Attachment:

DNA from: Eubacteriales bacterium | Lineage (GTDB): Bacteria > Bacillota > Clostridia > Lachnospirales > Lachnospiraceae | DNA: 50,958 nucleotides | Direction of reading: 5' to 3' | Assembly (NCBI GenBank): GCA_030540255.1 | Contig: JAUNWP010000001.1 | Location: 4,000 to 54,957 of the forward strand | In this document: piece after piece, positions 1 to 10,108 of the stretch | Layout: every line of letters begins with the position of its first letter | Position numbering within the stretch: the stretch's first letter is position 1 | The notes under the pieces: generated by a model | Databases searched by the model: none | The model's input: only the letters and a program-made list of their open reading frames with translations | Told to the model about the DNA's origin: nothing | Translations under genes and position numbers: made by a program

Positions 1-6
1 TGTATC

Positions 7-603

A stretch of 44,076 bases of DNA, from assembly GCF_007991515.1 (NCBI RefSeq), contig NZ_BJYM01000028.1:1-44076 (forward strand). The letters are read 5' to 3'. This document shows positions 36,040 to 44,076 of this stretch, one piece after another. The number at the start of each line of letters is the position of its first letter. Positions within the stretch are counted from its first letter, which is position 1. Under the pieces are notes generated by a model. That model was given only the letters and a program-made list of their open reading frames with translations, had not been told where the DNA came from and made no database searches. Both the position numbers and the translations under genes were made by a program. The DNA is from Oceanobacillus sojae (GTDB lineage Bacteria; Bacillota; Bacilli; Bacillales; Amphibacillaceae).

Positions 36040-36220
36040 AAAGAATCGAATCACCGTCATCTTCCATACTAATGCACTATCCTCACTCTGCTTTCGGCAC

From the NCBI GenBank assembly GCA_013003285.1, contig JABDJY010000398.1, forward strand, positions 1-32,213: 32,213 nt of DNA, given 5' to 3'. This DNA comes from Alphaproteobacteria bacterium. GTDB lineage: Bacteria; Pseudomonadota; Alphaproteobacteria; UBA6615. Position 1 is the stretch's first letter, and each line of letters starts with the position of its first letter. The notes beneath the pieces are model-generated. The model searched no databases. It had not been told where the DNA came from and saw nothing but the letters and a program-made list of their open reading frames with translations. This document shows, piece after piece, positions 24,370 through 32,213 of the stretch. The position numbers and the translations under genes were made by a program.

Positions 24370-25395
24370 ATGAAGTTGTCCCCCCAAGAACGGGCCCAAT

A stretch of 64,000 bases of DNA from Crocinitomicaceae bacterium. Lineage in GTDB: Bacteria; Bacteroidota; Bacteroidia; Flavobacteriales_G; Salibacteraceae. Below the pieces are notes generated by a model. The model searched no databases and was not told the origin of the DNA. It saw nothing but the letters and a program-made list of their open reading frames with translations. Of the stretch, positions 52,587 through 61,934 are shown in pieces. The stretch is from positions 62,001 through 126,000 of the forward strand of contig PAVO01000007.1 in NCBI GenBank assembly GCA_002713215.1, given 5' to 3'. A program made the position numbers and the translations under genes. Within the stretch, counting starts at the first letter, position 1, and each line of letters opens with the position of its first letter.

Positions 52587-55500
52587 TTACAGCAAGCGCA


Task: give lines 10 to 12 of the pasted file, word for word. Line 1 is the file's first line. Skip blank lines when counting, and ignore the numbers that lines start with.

24370 ATGAAGTTGTCCCCCCAAGAACGGGCCCAAT

A stretch of 64,000 bases of DNA from Crocinitomicaceae bacterium. Lineage in GTDB: Bacteria; Bacteroidota; Bacteroidia; Flavobacteriales_G; Salibacteraceae. Below the pieces are notes generated by a model. The model searched no databases and was not told the origin of the DNA. It saw nothing but the letters and a program-made list of their open reading frames with translations. Of the stretch, positions 52,587 through 61,934 are shown in pieces. The stretch is from positions 62,001 through 126,000 of the forward strand of contig PAVO01000007.1 in NCBI GenBank assembly GCA_002713215.1, given 5' to 3'. A program made the position numbers and the translations under genes. Within the stretch, counting starts at the first letter, position 1, and each line of letters opens with the position of its first letter.

Positions 52587-55500